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Zack Wheeler injury: Mets have options to fill void in rotation

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With Wheeler out for the year, who should the Mets put in his place in the rotation?

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The Mets have starting pitching depth. This is a good thing, as pitchers get hurt, as was the case when the team announced earlier today that Zack Wheeler has a torn ulnar collateral ligament. That's very unfortunate news, as Wheeler really looked like he might have turned a corner about halfway through last season and figured to join Matt Harvey and Jacob deGrom near the top of the Mets' rotation. But now that he is out—almost certainly for the whole season, assuming he soon has Tommy John surgery—let's take a look at the candidates to take his place in the rotation alongside Harvey, deGrom, Jon Niese, and Bartolo Colon.

Dillon Gee

Slated for a spot in the Mets' Opening Day bullpen until the Wheeler news broke this morning, Gee has the support of his manager. The 28-year-old had a so-so year in 2014, as he missed a chunk of time with an injury and wound up with a 4.00 ERA and 4.52 FIP in 22 starts. Neither mark is particularly good considering Gee pitched his home games at Citi Field. Of course, his 2013 campaign was more promising, as he totaled a 3.62 ERA and 4.00 FIP in 32 starts and excelled for the latter two-thirds of that season.

For his career, however, Gee seems pretty well established as a back-of-the-rotation starter, and that's nothing to sneeze at. It just might not make him the best option for the Mets right now, especially since the team might very well contend for a Wild Card spot.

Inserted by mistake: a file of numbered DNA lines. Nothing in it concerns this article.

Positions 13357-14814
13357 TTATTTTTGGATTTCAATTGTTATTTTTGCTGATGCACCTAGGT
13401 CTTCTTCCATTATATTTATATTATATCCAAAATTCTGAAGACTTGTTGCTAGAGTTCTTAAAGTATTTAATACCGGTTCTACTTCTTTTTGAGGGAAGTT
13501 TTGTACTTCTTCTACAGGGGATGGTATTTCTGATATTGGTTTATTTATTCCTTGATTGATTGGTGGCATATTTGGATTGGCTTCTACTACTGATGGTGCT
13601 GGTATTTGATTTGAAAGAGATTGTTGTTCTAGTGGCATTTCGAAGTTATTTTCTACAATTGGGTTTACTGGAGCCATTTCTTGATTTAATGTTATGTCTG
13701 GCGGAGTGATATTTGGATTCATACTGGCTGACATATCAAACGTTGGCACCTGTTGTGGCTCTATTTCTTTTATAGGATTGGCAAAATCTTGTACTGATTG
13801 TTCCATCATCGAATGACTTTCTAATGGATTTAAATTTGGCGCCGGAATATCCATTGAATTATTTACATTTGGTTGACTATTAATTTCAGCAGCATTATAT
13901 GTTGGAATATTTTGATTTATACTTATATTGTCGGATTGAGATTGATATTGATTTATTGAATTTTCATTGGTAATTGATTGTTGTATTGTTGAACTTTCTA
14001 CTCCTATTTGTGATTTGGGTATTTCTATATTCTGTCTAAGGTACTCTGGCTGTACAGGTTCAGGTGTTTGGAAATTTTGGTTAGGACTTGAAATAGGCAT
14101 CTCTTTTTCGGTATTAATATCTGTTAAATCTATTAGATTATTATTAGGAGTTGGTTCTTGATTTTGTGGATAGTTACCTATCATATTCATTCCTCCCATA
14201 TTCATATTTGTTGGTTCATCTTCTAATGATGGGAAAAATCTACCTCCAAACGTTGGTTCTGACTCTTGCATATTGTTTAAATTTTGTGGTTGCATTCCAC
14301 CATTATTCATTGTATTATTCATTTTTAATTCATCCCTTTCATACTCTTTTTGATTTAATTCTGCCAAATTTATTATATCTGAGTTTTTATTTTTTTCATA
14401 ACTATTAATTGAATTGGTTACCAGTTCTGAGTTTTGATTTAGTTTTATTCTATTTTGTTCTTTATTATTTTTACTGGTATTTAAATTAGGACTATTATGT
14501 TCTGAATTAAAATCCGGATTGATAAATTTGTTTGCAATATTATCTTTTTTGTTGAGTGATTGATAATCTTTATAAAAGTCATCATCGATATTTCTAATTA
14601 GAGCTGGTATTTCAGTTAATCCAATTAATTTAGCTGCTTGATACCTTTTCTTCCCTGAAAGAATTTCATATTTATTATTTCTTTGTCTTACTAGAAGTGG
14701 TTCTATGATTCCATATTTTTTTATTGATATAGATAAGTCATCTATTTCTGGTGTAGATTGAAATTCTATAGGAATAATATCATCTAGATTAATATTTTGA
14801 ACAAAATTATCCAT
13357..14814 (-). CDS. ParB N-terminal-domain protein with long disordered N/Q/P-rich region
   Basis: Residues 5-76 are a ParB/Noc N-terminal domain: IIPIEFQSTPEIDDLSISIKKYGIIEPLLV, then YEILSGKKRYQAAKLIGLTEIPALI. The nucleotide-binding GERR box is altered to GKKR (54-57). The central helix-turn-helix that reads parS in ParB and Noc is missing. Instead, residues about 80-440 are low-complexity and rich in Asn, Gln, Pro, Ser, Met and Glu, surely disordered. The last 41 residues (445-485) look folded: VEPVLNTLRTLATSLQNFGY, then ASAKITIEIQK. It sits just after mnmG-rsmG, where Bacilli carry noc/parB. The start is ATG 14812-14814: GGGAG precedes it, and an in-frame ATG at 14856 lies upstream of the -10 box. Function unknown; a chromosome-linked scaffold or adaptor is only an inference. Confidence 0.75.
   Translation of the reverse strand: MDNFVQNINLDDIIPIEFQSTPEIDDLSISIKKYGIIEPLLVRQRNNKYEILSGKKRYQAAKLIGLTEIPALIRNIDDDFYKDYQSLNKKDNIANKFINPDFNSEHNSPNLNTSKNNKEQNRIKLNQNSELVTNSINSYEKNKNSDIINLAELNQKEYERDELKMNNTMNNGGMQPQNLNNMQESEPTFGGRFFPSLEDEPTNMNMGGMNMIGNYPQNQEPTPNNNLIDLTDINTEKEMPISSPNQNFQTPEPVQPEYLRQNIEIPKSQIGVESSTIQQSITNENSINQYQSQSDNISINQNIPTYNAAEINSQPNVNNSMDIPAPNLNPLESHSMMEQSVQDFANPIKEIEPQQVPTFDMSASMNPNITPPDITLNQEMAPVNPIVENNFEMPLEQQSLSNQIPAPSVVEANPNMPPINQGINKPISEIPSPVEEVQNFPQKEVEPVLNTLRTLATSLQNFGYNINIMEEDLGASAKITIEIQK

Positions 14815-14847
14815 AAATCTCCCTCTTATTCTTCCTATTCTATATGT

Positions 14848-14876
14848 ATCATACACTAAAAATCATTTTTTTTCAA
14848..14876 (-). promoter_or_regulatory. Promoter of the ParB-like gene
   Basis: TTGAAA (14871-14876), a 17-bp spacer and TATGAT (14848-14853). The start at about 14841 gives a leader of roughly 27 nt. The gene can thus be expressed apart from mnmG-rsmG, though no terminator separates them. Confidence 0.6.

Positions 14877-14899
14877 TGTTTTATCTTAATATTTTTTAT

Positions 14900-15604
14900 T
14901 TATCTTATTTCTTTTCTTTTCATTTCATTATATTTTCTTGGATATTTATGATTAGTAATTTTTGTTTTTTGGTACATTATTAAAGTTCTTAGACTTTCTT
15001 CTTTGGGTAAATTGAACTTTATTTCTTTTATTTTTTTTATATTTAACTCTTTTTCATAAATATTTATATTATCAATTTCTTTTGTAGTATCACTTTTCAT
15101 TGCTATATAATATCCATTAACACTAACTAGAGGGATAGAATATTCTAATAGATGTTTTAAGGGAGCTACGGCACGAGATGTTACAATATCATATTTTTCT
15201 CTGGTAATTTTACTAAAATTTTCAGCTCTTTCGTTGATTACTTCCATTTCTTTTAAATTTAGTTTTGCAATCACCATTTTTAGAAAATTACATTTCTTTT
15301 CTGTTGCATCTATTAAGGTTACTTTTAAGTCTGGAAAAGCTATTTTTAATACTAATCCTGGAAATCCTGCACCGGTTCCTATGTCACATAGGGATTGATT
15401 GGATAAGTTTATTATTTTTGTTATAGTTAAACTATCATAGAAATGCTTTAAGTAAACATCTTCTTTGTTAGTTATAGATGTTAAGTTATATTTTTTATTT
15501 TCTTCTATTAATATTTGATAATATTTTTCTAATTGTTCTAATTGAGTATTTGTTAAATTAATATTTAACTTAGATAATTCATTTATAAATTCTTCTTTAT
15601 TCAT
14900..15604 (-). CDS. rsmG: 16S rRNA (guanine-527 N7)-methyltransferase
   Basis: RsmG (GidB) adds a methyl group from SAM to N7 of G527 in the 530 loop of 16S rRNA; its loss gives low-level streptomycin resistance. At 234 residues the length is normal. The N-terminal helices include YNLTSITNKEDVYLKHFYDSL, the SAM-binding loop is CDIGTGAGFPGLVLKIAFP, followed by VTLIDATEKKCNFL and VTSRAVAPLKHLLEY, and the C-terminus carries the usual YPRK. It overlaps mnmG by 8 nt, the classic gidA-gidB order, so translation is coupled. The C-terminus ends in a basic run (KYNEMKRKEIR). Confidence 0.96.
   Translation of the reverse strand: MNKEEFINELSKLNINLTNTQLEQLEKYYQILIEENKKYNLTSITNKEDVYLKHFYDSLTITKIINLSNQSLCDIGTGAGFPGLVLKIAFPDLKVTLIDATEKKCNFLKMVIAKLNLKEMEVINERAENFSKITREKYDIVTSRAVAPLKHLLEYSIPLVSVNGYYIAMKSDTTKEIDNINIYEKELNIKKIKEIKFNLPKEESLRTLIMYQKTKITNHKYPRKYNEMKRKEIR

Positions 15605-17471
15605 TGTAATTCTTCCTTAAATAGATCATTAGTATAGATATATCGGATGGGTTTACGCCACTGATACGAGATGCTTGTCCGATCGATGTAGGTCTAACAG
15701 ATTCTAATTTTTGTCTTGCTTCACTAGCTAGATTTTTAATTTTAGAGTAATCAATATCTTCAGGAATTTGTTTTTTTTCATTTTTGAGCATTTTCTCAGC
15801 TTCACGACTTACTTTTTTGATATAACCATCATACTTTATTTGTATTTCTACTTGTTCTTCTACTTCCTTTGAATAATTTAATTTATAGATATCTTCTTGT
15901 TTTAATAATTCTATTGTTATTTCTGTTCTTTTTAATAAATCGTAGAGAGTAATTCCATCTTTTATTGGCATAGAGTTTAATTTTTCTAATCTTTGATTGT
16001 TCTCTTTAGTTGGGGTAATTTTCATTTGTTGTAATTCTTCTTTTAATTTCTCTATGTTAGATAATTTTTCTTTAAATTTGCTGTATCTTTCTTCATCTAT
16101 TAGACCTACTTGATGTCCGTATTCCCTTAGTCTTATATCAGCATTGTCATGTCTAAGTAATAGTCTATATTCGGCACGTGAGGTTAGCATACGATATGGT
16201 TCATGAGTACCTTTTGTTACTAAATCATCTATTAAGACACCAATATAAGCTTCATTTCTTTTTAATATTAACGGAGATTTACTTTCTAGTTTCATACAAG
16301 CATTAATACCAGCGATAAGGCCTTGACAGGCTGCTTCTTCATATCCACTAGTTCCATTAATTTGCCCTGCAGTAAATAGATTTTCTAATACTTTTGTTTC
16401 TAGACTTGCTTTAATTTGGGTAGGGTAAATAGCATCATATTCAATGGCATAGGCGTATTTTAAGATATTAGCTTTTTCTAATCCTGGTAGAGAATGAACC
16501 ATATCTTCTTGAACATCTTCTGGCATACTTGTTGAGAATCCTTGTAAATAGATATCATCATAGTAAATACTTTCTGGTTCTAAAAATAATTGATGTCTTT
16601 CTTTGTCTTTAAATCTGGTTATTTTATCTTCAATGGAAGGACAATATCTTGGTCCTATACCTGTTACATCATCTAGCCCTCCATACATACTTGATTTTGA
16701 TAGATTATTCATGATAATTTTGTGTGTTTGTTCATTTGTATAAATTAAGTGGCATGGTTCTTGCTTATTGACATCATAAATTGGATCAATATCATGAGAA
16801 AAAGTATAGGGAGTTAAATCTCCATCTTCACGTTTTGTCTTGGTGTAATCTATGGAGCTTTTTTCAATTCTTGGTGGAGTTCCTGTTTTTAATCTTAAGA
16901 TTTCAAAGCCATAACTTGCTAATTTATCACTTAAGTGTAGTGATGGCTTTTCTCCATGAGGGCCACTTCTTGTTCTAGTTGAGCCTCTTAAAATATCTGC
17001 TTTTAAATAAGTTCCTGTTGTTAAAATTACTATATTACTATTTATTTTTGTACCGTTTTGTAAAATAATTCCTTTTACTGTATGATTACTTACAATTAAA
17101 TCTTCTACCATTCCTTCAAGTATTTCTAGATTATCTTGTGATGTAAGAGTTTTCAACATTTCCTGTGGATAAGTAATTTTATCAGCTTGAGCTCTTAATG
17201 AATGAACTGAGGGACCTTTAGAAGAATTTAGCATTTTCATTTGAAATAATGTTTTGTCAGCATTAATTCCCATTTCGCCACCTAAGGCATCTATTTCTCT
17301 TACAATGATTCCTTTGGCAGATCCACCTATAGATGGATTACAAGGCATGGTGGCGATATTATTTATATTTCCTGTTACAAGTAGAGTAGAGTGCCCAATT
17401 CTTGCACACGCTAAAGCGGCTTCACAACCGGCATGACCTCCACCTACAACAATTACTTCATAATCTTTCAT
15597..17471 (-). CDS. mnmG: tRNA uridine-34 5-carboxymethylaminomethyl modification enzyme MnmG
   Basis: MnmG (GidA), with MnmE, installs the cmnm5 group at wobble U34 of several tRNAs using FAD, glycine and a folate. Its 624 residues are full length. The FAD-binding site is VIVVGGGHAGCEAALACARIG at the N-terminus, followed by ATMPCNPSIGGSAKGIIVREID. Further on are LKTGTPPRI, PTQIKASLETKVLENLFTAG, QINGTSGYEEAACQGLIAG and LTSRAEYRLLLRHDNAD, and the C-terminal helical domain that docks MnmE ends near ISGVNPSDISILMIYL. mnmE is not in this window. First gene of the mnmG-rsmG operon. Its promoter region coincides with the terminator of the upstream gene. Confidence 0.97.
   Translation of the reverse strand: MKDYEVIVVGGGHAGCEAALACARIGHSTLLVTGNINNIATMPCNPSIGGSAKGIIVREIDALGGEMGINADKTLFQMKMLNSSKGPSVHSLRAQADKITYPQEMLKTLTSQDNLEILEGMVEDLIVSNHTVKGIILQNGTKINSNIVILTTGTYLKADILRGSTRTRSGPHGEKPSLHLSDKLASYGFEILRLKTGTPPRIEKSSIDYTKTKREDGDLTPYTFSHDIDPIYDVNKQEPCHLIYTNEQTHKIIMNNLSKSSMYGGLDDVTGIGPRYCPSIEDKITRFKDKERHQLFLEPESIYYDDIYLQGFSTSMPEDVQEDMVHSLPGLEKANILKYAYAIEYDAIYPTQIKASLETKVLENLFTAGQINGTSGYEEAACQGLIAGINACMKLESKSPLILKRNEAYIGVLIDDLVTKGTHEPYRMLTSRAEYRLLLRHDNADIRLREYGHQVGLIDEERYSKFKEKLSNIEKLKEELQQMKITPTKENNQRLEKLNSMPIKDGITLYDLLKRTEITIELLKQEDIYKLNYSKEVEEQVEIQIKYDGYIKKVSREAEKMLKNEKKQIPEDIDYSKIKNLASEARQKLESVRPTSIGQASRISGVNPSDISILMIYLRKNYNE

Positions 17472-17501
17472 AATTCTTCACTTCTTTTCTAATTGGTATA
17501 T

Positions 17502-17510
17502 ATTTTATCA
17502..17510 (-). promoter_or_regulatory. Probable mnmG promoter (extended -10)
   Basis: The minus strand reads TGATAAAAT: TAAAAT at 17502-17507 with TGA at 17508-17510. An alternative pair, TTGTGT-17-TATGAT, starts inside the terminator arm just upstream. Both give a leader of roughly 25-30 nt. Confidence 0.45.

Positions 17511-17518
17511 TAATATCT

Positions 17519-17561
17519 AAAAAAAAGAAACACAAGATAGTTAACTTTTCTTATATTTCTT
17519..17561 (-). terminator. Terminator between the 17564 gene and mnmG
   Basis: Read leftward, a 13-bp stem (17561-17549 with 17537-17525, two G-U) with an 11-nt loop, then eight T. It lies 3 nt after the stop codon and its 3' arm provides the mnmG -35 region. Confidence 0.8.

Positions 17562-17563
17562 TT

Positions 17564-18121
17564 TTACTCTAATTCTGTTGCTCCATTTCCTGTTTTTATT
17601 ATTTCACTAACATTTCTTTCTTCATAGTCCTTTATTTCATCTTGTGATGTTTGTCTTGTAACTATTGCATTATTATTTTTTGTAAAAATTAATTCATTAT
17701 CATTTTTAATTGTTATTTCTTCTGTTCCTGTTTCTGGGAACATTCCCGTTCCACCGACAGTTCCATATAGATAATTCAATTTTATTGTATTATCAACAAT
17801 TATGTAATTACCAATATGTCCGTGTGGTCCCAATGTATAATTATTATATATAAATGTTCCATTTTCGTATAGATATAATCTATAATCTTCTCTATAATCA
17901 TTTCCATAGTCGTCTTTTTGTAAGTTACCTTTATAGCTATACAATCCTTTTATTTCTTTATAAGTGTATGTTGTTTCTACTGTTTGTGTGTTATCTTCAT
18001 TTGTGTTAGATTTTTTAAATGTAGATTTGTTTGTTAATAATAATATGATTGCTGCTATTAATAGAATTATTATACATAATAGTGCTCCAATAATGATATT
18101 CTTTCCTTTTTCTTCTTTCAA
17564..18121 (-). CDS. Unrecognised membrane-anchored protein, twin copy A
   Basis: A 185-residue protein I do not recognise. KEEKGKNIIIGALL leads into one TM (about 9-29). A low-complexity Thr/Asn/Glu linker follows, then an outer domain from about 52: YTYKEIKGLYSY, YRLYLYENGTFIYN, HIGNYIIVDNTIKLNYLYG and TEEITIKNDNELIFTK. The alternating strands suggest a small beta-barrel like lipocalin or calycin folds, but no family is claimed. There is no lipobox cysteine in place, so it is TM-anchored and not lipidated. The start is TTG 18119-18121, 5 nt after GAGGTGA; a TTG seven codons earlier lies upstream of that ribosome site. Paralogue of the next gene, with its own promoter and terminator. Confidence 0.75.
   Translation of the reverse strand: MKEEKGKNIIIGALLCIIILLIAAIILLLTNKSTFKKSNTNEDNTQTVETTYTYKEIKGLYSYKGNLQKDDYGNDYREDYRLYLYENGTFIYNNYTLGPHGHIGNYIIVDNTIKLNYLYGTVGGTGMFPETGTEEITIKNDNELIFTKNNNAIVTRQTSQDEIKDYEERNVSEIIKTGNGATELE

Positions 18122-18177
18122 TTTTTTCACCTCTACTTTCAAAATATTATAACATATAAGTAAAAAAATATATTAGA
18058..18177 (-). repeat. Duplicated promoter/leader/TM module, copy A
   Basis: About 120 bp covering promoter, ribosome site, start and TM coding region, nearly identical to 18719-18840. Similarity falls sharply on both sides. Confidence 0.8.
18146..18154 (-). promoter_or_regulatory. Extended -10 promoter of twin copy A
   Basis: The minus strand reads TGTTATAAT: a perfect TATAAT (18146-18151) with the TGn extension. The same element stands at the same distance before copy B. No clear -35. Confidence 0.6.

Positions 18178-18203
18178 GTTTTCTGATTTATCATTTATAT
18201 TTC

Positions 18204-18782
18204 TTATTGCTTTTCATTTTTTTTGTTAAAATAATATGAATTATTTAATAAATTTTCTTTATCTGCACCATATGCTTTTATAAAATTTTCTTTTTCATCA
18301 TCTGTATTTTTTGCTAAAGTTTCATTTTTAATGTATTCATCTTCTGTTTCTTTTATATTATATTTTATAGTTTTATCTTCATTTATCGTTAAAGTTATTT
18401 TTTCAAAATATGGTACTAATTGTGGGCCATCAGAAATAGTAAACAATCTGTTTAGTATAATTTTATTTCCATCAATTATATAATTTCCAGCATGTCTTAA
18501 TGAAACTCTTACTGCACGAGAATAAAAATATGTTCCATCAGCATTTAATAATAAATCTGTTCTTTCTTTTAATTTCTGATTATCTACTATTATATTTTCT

Noah Syndergaard

Still considered the Mets' top prospects, Syndergaard didn't put up dazzling numbers in Triple-A Las Vegas last year, but the reports on his stuff were still very good. With a very fast fastball and breaking pitches that have had big league hitters raving about him in his spring starts, Syndergaard will make his major league debut at some point this season. There's no guarantee that he will be great—or even good—in the early going, but the ceiling is higher than Gee's.

Of course, Syndergaard has not yet pitched in the big leagues, which is fine, except for the fact that delaying his debut by a couple of weeks gets the Mets an extra full year of control on him. Holding him back in Triple-A even longer could save the team some money a few years down the line, too, thanks to baseball's quirky Super-Two rules. It's tough to put those things first, though, when the team might be able to contend with him in the rotation.

Steven Matz

With Tommy John surgery under his belt well before he established himself as a top prospect, the left-handed Matz has not yet pitched above Double-A. He has been excellent in his professional career thus far, though, and has drawn rave reviews, with some folks putting him ahead of Syndergaard. Everything about Syndergaard's service time above applies to Matz, too, of course.

Rafael Montero

A seemingly-forgotten man after last season, Montero could still very well become a major league starting pitcher. His stuff isn't as electric as the aforementioned young pitchers, but the 24-year-old has found success at each level of the minor league ladder. His 3.47 ERA in Vegas last year was not bad given the league and park in which he was pitching. He struggled with walks and home runs in his major league outings last year, though walks were never much of an issue for him before last year.